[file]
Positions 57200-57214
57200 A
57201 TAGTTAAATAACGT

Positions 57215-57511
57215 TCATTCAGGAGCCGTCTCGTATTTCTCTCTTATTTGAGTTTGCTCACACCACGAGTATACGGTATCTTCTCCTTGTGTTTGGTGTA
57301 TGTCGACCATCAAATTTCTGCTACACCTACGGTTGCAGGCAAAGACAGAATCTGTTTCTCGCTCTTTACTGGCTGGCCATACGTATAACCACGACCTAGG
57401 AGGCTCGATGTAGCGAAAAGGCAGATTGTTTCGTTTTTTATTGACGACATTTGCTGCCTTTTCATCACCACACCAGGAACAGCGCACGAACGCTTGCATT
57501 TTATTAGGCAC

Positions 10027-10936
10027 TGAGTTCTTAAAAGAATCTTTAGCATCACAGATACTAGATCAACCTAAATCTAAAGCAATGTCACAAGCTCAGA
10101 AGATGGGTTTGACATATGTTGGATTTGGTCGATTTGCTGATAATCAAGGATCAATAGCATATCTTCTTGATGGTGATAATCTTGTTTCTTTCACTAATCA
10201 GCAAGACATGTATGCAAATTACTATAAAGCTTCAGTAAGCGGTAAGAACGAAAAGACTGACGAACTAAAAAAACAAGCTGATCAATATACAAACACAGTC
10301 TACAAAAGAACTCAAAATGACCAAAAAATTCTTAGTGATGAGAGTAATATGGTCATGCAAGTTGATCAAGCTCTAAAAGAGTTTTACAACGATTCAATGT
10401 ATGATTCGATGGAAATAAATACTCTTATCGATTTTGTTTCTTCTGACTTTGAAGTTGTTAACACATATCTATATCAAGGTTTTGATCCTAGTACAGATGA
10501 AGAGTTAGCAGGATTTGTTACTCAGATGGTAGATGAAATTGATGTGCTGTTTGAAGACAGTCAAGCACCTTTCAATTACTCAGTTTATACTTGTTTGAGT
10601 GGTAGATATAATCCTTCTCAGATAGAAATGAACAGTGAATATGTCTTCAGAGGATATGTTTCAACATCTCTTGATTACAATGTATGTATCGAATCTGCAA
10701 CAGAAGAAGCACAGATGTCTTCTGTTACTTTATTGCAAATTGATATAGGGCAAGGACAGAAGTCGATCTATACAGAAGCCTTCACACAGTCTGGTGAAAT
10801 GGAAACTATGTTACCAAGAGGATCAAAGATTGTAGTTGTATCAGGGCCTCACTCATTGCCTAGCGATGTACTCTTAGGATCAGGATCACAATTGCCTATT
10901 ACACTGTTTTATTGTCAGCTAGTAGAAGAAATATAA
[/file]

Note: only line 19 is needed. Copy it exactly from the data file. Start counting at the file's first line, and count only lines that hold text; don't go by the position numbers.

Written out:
10901 ACACTGTTTTATTGTCAGCTAGTAGAAGAAATATAA